Ten days ago, my cousin would have turned 38. His beagle, who is now my beagle, is whining in his crate. Beagles, if you don’t know, are beautiful and complicated and a little bit of mess. Beagles are like people when it all comes right down to it.
Last week I had a dream about my cousin. We were driving and catching up. We both knew that he had died. “Yeah,” I said, “but tell me. What’s it like?” I was pointing to the sky. I felt bad for asking, like I was violating some secret. It’s not that I needed certainty, but here I was, staring at it. Here I was, staring at Easter.
“Yeah,” I said, “but tell me. What’s it like?”
“You can’t even begin to imagine,” he said.
“Good,” I can picture myself saying. “Good,” I said. “I thought so.”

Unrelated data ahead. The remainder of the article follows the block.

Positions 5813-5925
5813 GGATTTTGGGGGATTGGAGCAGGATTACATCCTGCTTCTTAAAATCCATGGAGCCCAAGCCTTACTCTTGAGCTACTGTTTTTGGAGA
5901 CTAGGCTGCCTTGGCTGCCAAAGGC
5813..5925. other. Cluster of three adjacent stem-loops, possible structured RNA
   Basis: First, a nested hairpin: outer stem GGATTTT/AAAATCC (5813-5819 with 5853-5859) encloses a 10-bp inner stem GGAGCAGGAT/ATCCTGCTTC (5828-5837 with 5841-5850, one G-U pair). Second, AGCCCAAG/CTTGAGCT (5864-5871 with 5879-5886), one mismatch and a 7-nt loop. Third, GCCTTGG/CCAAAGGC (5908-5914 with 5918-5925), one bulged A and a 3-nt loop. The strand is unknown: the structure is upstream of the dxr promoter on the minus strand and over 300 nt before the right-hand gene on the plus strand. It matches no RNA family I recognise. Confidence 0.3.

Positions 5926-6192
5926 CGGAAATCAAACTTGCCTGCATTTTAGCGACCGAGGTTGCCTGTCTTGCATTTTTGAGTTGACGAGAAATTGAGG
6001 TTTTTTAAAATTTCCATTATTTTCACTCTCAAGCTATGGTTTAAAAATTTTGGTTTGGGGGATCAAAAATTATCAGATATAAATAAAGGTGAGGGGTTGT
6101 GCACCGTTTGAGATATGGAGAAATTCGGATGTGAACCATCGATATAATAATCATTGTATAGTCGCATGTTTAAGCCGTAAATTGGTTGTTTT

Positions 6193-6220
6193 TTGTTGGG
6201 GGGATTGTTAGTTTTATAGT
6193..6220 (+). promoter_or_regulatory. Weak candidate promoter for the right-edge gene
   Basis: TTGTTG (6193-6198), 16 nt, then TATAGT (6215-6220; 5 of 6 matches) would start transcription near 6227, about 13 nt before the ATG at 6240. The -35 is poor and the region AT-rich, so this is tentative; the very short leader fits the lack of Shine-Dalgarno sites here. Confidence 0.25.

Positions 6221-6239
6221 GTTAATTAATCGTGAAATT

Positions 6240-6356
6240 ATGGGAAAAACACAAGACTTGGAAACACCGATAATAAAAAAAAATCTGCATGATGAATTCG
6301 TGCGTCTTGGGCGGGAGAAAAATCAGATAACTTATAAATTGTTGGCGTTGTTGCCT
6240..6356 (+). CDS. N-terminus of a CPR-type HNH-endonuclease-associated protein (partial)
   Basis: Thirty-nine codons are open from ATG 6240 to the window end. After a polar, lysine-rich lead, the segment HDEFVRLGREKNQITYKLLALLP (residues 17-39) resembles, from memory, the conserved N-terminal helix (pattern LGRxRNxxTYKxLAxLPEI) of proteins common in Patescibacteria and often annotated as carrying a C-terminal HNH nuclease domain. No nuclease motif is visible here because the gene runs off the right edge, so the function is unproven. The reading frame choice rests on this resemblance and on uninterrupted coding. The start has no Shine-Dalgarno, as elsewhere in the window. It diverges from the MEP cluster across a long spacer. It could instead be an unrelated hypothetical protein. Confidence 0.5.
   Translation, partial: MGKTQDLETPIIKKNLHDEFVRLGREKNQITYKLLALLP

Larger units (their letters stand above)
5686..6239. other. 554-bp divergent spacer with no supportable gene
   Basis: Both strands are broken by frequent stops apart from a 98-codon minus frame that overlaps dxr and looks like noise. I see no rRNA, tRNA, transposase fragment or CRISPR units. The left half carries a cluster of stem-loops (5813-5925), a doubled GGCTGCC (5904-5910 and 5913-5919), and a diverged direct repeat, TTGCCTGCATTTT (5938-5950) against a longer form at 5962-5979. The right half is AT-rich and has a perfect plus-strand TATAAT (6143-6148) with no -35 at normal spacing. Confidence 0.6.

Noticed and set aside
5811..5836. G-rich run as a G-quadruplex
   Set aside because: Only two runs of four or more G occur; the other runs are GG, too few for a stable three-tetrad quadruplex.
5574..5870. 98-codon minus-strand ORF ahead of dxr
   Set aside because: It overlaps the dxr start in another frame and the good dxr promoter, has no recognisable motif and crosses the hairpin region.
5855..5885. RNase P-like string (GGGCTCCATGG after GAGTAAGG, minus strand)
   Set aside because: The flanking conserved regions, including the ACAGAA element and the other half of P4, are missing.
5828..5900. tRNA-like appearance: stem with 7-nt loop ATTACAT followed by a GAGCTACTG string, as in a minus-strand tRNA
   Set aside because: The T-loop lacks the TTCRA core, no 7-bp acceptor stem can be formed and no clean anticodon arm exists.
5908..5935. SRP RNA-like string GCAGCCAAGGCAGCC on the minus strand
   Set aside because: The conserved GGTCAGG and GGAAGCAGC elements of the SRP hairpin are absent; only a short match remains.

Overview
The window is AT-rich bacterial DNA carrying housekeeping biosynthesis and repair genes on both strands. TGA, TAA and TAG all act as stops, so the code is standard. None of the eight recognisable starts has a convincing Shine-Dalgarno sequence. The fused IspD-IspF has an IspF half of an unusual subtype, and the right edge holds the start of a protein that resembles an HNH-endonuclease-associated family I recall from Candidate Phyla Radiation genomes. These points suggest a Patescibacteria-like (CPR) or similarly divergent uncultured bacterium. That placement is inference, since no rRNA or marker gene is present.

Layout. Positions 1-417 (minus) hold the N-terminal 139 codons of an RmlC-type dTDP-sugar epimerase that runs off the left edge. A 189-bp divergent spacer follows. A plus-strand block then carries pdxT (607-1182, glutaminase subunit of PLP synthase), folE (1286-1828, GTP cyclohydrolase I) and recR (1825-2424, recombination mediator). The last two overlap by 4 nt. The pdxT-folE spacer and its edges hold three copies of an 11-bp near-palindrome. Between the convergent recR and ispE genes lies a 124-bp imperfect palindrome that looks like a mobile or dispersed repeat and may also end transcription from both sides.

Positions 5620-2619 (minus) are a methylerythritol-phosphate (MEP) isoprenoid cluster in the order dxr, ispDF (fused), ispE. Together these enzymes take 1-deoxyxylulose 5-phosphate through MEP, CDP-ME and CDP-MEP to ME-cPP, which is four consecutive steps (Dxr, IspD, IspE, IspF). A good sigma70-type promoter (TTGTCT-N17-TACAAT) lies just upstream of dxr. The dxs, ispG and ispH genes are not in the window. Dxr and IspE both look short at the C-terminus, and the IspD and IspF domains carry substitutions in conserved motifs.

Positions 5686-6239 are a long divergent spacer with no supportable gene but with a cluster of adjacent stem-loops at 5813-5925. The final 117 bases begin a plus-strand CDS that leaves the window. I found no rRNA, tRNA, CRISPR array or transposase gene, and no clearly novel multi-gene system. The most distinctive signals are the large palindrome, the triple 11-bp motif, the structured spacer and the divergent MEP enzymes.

I’ve been writing and workshopping a story about a group of people living on a block of rowhomes and the glimpses they get of each other in passing. To the right you’ll find an excerpt. Who wouldn’t want a dog like this?
Earlier this morning, I came home from a jaunt outside to find my own dog clearly wanting a walk. It’s icy and raining here. My coat and shoes were off. Then I took a look at what he’d brought me immediately after sensing this thing might not go his way. It was a typed of piece paper. The final line of the page?
I haven’t worked on that story in a while. I couldn’t even tell you where the manuscript was if I needed to. I’ not saying (I’m just saying.) He got the walk, of course. He earned it.